India vows to end fraud as Satyam scandal rocks
New Delhi, January 8, 2009
India vowed to strengthen laws to prevent corporate fraud after Satyam Computer, the country's fourth-largest software company, shocked investors by revealing profits had been falsely inflated for years.
Chairman Ramalinga Raju resigned on Wednesday after revealing India's biggest corporate scandal in memory, sending the company's shares plunging nearly 80 percent.
Investigators are expected to swoop on the company's headquarters in Hyderabad in southern India to search for clues on how the fraud could have been hidden for so long.
"We are concerned about what has happened in Satyam, and the government will take all necessary action to ensure these types of scandals do not take place again. Whatever steps could be taken will be taken," Corporate Affairs Minister Prem Chand Gupta told Reuters.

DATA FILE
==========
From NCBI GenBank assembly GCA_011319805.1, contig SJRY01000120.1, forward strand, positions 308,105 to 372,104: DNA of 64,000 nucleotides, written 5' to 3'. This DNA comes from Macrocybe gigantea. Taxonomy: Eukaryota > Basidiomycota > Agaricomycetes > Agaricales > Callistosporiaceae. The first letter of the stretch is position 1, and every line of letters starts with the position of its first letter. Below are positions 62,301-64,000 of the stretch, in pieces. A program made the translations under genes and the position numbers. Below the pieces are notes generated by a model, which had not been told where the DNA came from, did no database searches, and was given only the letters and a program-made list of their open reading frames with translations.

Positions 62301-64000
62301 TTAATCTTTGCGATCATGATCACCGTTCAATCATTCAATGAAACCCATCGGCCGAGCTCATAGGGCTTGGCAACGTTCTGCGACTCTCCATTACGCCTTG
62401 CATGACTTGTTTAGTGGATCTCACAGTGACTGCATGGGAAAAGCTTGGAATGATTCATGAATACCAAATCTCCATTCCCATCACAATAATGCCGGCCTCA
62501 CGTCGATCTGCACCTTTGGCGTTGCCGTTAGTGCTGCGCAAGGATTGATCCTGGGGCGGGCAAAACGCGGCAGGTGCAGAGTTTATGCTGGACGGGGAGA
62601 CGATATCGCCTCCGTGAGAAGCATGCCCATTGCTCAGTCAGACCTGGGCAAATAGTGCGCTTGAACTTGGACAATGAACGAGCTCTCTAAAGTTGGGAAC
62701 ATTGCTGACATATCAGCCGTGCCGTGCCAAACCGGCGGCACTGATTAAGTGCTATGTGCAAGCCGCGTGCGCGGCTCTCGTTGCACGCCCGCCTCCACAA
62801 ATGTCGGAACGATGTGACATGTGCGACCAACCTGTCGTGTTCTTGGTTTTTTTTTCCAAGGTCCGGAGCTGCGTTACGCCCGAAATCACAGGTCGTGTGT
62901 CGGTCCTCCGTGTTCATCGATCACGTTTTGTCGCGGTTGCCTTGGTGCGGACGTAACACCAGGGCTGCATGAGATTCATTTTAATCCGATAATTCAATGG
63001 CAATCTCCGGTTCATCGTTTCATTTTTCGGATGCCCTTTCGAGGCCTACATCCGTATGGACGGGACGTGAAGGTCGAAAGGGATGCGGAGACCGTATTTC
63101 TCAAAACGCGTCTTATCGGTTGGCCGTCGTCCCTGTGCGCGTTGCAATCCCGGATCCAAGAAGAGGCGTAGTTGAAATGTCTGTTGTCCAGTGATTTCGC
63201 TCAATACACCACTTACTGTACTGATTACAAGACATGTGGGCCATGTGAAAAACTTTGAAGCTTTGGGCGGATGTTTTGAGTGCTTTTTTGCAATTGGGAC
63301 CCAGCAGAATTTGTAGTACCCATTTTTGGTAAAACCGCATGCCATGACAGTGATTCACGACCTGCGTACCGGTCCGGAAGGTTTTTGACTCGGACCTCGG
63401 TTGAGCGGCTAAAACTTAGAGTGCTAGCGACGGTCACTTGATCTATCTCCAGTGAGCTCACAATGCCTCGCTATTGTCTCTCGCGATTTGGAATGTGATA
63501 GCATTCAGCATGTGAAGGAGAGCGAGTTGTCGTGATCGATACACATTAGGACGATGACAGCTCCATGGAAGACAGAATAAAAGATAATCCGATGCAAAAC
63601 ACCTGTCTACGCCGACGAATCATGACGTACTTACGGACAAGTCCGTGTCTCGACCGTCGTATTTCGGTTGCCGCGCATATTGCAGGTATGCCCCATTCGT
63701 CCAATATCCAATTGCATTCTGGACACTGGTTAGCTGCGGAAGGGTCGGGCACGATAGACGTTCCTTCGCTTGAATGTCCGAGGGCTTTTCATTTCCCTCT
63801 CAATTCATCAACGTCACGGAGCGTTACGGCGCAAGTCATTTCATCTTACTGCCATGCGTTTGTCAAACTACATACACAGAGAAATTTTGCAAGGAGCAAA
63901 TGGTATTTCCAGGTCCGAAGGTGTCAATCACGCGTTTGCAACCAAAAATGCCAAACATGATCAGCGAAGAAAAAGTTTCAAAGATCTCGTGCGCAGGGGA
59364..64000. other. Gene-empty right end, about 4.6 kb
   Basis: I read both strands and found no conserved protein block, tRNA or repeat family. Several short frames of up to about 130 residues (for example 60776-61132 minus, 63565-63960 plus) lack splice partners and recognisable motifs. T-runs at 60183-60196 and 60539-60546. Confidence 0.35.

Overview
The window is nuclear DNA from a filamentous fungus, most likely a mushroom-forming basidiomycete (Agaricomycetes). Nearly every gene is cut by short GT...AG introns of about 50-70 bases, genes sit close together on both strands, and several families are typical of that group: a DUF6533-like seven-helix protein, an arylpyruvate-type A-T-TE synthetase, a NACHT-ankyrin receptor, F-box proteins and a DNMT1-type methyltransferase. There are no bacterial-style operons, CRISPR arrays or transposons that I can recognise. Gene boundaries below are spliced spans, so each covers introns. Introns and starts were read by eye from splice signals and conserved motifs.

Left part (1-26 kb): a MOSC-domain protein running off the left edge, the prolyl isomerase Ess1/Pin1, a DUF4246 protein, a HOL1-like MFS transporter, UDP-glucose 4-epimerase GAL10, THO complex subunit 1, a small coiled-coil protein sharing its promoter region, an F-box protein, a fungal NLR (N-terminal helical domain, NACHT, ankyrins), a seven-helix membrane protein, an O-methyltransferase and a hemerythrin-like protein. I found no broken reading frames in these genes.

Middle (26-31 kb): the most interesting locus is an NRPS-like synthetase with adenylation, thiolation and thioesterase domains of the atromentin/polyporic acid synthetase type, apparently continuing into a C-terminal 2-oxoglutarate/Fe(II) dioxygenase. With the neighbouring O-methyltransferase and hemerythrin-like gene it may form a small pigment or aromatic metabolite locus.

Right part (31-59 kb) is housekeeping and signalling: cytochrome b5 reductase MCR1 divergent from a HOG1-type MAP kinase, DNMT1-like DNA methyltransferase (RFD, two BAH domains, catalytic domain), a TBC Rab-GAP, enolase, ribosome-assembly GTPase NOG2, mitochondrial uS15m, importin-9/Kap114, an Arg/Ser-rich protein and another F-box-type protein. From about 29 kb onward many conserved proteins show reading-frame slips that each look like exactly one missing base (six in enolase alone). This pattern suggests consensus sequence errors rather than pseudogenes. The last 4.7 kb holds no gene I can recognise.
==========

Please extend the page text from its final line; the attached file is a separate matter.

The scandal has cast a cloud over foreign investment in Asia's third-largest economy and over its once-booming outsourcing sector, which posted stunning sales growth for years and lavished investors with handsome returns.
It may also increase investor nervousness about weak corporate governance and oversight in emerging markets, which are still reeling from the global financial crisis.
Satyam employees shuffled into its Hyderabad office as usual on Thursday, refusing to speak to more than a dozen reporters camped outside the gates.
The government has asked the registrar of companies in Hyderabad to file a report, while the stock market regulator has ordered a probe into buying, selling and dealing in the company's shares. Stocks in India did not trade on Thursday due to a public holiday.
Bombay's benchmark stock index tumbled more than 7 percent on Wednesday and the Indian rupee fell after the Satyam bombshell, which some analysts dubbed "India's Enron" after the collapsed US energy firm.
The New York Stock Exchange halted trading in Satyam's shares indefinitely, saying it wanted to review the news. - Reuters